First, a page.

Sitra is an independent body that has a mission to future-proof the Nordic nation, funded by an €84m endowment gifted by the Finnish government to mark 50 years of independence in 1967. Terho said another 17 countries were looking to adapt the approach, and the organisation estimated this had the potential to take as much as a gigatonne of carbon out of the atmosphere by 2030.

Terho stressed that engaging citizens was only a small part of the solution. “Activating citizens on a large scale will bring CO2 reductions and push governments, cities, municipalities and companies to move quicker,” he said. “​​Mitigating climate change is such a huge global societal challenge that everyone’s contribution is needed.”

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Most IPv6 DNS queries sent to Chinese resolvers fail • The Register

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China’s DNS resolvers fail two thirds of the time when handling queries for IPv6 addresses, and botch one in eight queries for IPv4, according to a group of Chinese academics.

As explained in a paper titled “A deep dive into DNS behavior and query failures” and summarized in a blog post at APNIC (the Asia Pacific’s regional internet address registry), the authors worked with log files describing 2.8 billion anonymized DNS queries processed at Chinese ISPs.

Among the paper’s findings:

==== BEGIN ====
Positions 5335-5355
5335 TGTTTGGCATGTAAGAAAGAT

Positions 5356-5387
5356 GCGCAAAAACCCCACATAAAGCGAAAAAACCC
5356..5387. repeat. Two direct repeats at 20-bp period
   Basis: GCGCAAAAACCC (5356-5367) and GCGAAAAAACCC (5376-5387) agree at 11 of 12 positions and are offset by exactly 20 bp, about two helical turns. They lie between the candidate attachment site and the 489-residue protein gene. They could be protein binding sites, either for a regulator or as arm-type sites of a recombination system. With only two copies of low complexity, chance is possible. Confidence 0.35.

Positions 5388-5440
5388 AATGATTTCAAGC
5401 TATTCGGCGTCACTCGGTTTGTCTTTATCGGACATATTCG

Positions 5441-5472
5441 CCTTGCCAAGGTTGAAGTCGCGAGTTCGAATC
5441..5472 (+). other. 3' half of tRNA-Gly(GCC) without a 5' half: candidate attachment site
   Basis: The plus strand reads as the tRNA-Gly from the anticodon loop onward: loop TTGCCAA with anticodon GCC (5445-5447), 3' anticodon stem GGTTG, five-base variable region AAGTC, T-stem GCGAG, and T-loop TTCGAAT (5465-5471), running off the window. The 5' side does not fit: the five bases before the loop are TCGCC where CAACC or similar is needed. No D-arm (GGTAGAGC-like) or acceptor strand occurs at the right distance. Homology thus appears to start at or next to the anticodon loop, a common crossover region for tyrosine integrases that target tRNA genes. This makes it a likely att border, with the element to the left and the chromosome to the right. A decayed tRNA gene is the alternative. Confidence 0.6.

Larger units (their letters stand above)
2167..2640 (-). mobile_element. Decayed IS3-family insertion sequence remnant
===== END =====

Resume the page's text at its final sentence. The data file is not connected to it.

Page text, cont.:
• 86.2 percent of queries were for A records – the record for a resource with an IPv4 address;
  • 10.4 percent were for AAAA records that point to resources with an IPv6 address;
  • 93.1 percent of queries for A records succeeded;
  • 35.8 percent of requests for AAAA records succeeded.

The researchers – led by professor Zhenyu Li and Donghui Yang, both from the Institute of Computing Technology at the Chinese Academy of Sciences – suggest the reason for the low success rate of AAAA record queries is poor performance by some Chinese players.

One outfit, 114DNS, succeeded with just 14.5 percent of AAAA queries. Alibaba Group’s AliDNS succeeded 54.3 percent of the time – more than Google or Cisco’s OpenDNS, which were found to resolve 43.4 percent and 49.2 percent of AAAA queries respectively.

A fifth of DNS resolvers never succeed at handling IPv6 AAAA queries.

“Overall, A and MX queries are successfully resolved most frequently, while AAAA and PTR manifest lower success rates,” the summary reads. “Specifically, the failure rate of AAAA queries is surprisingly over 64.2 percent — two out of three AAAA queries failed.”

“We also found the success rates for new generic Top-Level Domains (gTLDs) and Internationalized Domain Names (IDNs) were lower than that of well-established domains, primarily because of the prevalence of malicious domains,” wrote professor Li.

However the researchers did not identity why DNS resolution rates are so low, especially for AAAA queries. Nor do they mention what the poor IPv6 resolution rates mean for China’s plans for mass adoption of IPv6 by 2030.

The blog post recommends users adopt “a larger negative caching time-to-live for AAAA records associated with domains that only map to IPv4 addresses reliably.” Checking DNS resolvers’ success rates is also suggested ahead of making a choice of DNS provider. ®